If you've been involved in an accident, the dents and crunched pieces on your car may seem like a simple cosmetic issue that can be fixed at any time. Unfortunately, there are a few safety and efficiency problems that could make not getting them repaired a very expensive choice. Before driving around with a dented car, consider a few of the dangers that affect your driving and your wallet.
Fuel Efficiency Failure
Vehicles are designed to be as aerodynamic as possible. This means that the resistance from wind as the vehicle moves forward is reduced, allowing the vehicle to move forward at higher speeds more easily. This resistance is explained by a set of forces called drag.
You can feel the effects of drag in real-time by holding your hand outside the window. Turn your hand so that the palm is facing forward. As you drive, you can feel the wind pushing back on your hand. The same thing is happening to your vehicle while driving, but with more force due to the size, shape and weight of the vehicle. Vehicle design strives to achieve as little resistance as possible along with other factors such as staying well grounded while driving instead of lifting.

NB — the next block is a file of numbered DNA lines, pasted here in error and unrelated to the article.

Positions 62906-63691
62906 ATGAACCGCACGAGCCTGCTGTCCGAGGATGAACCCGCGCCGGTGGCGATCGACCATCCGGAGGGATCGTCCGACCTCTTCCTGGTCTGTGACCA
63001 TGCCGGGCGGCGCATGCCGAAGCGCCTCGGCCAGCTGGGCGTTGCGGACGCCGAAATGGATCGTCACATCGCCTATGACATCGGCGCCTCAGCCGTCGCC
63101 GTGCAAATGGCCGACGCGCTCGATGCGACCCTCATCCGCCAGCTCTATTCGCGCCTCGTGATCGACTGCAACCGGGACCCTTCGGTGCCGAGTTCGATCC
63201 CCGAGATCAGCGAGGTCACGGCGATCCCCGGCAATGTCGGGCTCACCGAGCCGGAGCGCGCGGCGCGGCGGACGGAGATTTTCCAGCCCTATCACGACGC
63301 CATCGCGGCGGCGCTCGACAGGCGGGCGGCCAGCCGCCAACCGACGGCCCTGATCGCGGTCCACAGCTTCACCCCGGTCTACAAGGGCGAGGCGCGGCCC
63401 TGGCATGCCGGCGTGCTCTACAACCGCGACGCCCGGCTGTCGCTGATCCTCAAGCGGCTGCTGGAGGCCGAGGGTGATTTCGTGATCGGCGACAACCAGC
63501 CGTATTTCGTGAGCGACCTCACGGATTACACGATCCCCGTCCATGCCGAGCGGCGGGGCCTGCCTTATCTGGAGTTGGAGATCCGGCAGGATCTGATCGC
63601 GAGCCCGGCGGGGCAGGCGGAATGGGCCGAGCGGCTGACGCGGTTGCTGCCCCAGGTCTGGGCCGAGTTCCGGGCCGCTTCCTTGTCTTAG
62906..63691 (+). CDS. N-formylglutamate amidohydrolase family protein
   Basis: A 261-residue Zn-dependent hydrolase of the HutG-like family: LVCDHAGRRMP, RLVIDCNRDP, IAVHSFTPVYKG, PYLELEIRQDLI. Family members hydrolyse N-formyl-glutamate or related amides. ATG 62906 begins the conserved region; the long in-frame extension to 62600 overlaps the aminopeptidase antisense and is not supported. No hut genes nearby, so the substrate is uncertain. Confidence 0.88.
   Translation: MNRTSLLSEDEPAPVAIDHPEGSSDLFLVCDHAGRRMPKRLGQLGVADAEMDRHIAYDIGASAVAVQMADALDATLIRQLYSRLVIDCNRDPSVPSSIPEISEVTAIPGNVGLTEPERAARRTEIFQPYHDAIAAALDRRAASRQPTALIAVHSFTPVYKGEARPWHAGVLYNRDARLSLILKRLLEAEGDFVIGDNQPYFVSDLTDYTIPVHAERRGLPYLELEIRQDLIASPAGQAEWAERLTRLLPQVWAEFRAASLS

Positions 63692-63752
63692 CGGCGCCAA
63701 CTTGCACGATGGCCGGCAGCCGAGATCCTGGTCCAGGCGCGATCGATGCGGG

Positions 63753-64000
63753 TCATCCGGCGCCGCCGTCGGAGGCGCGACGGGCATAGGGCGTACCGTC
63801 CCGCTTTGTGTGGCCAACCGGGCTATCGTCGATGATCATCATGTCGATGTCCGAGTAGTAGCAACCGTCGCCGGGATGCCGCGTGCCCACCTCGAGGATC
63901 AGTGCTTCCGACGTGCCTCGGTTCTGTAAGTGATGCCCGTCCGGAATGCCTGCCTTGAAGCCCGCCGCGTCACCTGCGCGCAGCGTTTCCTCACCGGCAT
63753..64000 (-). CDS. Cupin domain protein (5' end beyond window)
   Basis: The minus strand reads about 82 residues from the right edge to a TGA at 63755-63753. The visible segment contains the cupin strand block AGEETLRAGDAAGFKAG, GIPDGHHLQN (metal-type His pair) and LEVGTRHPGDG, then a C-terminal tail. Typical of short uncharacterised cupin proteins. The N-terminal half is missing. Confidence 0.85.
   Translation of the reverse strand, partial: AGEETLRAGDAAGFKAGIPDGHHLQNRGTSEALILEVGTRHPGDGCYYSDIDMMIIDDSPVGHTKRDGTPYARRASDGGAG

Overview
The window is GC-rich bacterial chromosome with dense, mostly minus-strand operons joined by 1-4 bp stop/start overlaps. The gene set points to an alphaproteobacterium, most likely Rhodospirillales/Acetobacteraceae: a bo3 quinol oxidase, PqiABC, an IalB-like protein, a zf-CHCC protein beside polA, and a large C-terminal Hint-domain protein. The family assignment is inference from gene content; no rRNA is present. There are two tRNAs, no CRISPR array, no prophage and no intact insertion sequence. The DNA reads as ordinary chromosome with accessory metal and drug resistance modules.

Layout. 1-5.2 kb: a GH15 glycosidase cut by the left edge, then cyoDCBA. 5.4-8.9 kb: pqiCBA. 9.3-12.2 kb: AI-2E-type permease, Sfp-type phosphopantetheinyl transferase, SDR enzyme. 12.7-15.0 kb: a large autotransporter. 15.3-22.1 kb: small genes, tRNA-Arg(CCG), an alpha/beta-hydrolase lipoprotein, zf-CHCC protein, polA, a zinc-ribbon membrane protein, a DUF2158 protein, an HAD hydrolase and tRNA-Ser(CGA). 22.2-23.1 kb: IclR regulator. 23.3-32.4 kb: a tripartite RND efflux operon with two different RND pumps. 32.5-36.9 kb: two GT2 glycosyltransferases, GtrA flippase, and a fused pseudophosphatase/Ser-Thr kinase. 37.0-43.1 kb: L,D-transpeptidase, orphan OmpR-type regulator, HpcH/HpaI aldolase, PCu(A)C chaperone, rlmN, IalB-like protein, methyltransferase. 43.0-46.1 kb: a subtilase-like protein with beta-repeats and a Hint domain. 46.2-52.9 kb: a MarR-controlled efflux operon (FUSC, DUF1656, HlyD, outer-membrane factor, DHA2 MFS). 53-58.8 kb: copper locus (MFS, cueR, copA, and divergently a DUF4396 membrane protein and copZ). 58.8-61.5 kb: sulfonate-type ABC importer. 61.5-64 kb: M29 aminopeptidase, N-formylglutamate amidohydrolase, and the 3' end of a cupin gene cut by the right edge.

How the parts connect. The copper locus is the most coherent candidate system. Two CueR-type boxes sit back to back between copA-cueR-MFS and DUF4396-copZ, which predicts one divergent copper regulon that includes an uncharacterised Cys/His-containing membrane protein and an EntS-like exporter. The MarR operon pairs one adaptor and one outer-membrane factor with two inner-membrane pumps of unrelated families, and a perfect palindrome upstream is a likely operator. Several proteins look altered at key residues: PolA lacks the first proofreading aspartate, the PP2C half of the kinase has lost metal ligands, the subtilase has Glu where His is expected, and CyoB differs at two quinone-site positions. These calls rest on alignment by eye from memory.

When your vehicle is damaged, some of the dents can cause the same problem as having your palm facing forward. The vehicle has to deal with additional drag, which requires more engine effort. This translates to more gas being consumed by the vehicle to drive at the same speed.
A collision repair professional can help by assessing the damage and either reversing the dents with precision tools or replacing parts of the auto body completely.
A Slight Drag To The Side
Auto body dents can also cause the vehicle to move slightly to the left or right while in motion. Due to the same drag problems that can reduce your fuel efficiency, a vehicle can be 'pushed' with more force on a specific area with dents, resulting an a slight drift to one side.
Also, sometimes in a collision, your vehicle's wheels and axle assembly could be damaged to the point of being crooked. Your vehicle's orientation may be slightly off to the left or right, resulting in a constant turn unless you actively and aggressively change the vehicle's direction.
It may not seem like a major problem at first, but hours of driving can enter periods of short attention spans where you may not notice your car drifting into another lane until it's too late. Contact a collision repair professional, like those at Colormelt Autobody, to assess your vehicle's situation.